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Chief Jack's Galley

There's a place for people who laugh at nothing...


January 23rd, 2007

(no subject) @ 04:42 am


Boeing Bounces Back

You can almost hear it, can't you? BOEIIIIIIIIIIIIIIIIIIIIIIIIIIIIIING!

Seriously, though, Don Surber refers to a great column by George Will in his blog entry. Take a minute and read it, particularly this:

But now Airbus has problems inherent in its role as Europe's iconic public-private collaboration.

Such collaboration, called "industrial policy," involves the irrationalities of economic nationalism, as each of the nine countries involved in subsidizing the A380 fights for "its" jobs.


Keep in mind that this "iconic public-private collaboration" is the sort of Keynesian nonsense that John Kenneth Galbraith was so high on in his The New Industrial State. The planned economy hasn't worked anywhere for longer than a few years, and leads to the sort of problems that Airbus is currently experiencing--problems that too many Americans think ought to be introduced into the US economy (can you say "Hillarycare"?). Or, as Don says, "socialism cannot top capitalism in the long run". And certainly fascism, which is what's evolving in Western Europe (note the "economic nationalism") can't top capitalism at all.

To paraphrase Churchill, capitalism isn't perfect, but it beats any of the alternatives. Or, as Milton Friedman said, individual freedom -- that which liberals (in the truest sense of the word) stand for, or at least proclaim that they stand for -- starts with economic freedom. Socialism doesn't lead to economic freedom, nor does fascism, nor does "industrial policy".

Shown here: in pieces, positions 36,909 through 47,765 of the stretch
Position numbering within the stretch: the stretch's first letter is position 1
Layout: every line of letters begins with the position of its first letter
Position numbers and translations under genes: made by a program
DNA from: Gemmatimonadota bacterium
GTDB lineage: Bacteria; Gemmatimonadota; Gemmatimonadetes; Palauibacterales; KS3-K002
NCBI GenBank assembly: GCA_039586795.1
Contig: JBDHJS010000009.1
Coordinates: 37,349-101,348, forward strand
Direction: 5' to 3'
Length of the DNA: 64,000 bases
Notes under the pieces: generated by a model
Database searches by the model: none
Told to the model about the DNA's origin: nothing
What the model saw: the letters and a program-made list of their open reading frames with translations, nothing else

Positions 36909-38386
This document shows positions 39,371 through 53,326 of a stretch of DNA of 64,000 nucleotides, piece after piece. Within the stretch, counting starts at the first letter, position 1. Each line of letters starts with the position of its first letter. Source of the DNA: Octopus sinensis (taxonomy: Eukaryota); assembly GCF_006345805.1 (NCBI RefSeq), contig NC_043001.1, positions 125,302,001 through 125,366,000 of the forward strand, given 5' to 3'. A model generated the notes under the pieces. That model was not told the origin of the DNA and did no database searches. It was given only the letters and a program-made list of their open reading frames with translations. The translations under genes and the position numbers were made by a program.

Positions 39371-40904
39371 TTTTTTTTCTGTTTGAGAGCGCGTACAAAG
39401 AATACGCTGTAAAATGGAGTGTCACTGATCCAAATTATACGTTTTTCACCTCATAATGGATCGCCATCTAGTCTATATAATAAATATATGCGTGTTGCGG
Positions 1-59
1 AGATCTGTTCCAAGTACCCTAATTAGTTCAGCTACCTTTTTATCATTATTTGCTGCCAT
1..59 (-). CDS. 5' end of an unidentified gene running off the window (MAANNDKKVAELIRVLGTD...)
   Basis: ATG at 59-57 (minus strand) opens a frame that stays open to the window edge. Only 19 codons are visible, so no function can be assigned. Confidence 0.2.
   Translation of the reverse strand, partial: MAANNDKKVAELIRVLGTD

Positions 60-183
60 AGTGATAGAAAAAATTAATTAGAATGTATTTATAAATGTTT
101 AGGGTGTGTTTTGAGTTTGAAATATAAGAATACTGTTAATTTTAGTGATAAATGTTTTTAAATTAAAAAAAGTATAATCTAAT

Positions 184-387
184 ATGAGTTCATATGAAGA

End of lecture. There'll be a quiz at the end of the quarter.
 
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From:wingguy
Date:January 23rd, 2007 01:22 pm (UTC)
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One of the swell ideas of The Great Society was to establish Federal regulations for minimum production quantities of steel, aluminum, coal, etc. This was an attempt to save union jobs in what was known as the rust belt. I've always considered this "Industral Policy" as the one of the two worst economic ideas in US history. (The other would be Comparable Worth). Jay Rockefeller is a holdover from this era. And maybe it's unfair, but I can imagine Hillary getting behind either of these concepts.
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From:john_holton
Date:January 23rd, 2007 01:40 pm (UTC)
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History proved that the Federal regulations actually caused more harm than good in the long run. Any number of studies of the Depression that I've seen have suggested that the New Deal actually prolonged it, rather than bringing it to an end. World War II actually brought the Depression to an end, between the industrial ramp-up to build weaponry for the British and French and the sudden need for a good number of the young and unemployed to go carry a rifle in Europe or Asia.